Professional Community for Car Dealers, Automotive Marketers and Sales Managers
One of the reasons that Car Dealers are attracted to search engine advertising on a Pay Per Click (PPC) or Cost Per Click (CPC) buying basis is that campaigns can be targeted to consumers at the bottom of the purchase funnel. When the results and data are tracked, the keywords (search terms) that generate the best results can be selectively bid upon at a higher price point. This means that the dealer's ads can be shown more often to online car shoppers more likely to convert into a phone call or lead form completed.
Likewise, with animated display advertising, the use of tracking codes in the form of browser cached cookies combined with social media profile information can be used to identify which consumers are most likely to be in the market for a vehicle. In display advertising, Behavioral Targeting works in a similar fashion to bidding higher on search query keywords known to be used by in-market vehicle shoppers.
However, website based animated and multimedia display advertising can be more cost effective to put in front of a wider swath of consumers... When messaging is appealing enough, dealers can actually pull some customers into their purchase funnel (sales funnel?), in some cases triggering the consumer to do a search query that otherwise would not have been done. After all, consumers do not spontaneously search for words such as "Phoenix Ford dealers" without something triggering their interest, such as website placed display advertising touting an appealing offer, such as "0% APR on New Ford F-150" or "Drive a New Mustang GT for $379 a Month".
As it turns out, multiple research studies show that a significant number of consumers will do a search query immediately after seeing a display ad, rather than clicking on the website placed display advertisement itself.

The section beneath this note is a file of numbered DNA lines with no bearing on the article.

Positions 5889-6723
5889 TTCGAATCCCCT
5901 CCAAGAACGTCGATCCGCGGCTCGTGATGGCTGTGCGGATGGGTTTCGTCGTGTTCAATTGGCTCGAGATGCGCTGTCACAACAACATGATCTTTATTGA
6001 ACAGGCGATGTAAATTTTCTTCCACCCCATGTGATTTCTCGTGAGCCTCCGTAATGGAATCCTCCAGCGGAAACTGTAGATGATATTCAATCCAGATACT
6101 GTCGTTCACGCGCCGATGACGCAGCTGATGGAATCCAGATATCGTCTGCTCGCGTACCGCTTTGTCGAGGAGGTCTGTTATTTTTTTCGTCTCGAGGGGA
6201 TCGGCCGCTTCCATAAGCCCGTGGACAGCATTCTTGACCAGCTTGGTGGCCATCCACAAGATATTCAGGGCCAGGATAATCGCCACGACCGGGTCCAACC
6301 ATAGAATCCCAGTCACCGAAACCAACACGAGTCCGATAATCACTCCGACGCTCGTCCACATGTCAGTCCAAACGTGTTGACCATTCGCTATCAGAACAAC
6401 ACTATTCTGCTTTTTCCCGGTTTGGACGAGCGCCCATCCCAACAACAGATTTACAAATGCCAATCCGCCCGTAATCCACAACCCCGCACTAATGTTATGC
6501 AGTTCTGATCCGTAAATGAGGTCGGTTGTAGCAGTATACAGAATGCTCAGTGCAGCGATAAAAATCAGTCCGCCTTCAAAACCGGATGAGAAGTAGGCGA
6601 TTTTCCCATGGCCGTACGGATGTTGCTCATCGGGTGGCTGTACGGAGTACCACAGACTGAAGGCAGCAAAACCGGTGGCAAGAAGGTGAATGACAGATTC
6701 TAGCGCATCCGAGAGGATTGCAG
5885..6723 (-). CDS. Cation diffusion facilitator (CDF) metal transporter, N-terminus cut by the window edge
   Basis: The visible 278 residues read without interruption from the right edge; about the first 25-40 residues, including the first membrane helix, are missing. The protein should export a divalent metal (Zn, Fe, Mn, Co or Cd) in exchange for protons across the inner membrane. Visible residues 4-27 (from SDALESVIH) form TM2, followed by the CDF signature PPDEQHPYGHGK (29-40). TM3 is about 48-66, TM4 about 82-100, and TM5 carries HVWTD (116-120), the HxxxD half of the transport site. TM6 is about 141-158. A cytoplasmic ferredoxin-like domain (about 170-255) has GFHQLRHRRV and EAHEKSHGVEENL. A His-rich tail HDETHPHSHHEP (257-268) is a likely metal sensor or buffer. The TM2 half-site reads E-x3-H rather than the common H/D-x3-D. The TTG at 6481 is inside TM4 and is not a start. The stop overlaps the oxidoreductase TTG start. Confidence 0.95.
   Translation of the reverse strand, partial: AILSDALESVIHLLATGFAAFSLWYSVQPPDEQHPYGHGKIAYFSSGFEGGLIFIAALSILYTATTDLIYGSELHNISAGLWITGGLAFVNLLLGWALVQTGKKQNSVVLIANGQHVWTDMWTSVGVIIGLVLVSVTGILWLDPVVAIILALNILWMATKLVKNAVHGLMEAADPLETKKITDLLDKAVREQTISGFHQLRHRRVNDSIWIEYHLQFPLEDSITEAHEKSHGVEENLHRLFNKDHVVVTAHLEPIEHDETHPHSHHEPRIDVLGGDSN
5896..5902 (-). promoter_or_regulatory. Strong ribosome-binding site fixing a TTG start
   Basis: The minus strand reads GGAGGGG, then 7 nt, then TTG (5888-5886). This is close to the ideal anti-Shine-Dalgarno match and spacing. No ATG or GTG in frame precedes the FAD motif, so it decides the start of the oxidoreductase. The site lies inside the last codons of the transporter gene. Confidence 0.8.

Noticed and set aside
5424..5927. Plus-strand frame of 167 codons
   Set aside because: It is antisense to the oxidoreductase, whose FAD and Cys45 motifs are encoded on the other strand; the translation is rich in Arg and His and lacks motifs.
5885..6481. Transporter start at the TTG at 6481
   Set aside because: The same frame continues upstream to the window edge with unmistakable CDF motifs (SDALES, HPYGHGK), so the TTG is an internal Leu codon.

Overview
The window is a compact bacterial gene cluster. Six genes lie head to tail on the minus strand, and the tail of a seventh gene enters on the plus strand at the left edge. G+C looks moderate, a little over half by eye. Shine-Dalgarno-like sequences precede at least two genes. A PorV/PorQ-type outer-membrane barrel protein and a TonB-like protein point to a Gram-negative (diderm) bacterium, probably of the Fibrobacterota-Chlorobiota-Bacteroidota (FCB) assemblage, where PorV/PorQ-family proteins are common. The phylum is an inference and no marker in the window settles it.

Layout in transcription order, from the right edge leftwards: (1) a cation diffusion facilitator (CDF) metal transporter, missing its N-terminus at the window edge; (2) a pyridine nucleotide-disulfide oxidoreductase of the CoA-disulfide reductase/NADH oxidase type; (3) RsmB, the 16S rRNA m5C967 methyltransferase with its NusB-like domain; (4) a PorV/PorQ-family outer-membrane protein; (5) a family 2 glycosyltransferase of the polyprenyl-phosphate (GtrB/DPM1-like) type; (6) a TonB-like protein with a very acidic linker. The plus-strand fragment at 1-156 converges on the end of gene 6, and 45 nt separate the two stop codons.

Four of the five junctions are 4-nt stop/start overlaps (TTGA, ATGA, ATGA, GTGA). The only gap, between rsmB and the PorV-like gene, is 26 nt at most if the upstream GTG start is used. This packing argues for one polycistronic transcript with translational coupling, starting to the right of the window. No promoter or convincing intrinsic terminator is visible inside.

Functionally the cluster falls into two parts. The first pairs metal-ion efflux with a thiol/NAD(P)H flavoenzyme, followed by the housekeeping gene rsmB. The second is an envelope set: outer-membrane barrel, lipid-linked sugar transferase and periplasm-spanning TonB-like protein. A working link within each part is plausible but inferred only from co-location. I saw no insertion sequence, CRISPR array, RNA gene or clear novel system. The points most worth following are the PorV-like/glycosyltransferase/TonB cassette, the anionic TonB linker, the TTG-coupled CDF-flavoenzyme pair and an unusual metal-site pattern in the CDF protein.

Data from Eyeblaster on cross-channel search and display advertising campaigns demonstrates the synergy of combining the two channels. While 23% of sales lead conversions came after a customer saw a search ad only, 5% were from search ads in combination with display. Strikingly, 72% of sales lead conversions occurred after the consumer saw a display ad and subsequently went to the website without doing a search engine query to get there.
That means almost one-fifth of users who converted after search had done their search after seeing at least one website placed display advertisement.
“This data proves that cross-channel synergy expands reach and brings greater scalability to digital campaigns,” said Ariel Geifman, research analyst at
Eyeblaster, in a statement.
“The consumer funnel takes users along a journey — awareness, favorability, consideration, intent to purchase and purchase." -- Ariel Geifman
“Display works at all stages of the funnel, bringing new prospective customers in, while search works on the lower funnel targeting those that already show interest,” Mr. Geifman said. Eyeblaster noted significant variation across verticals in the proportion of conversions from search and display.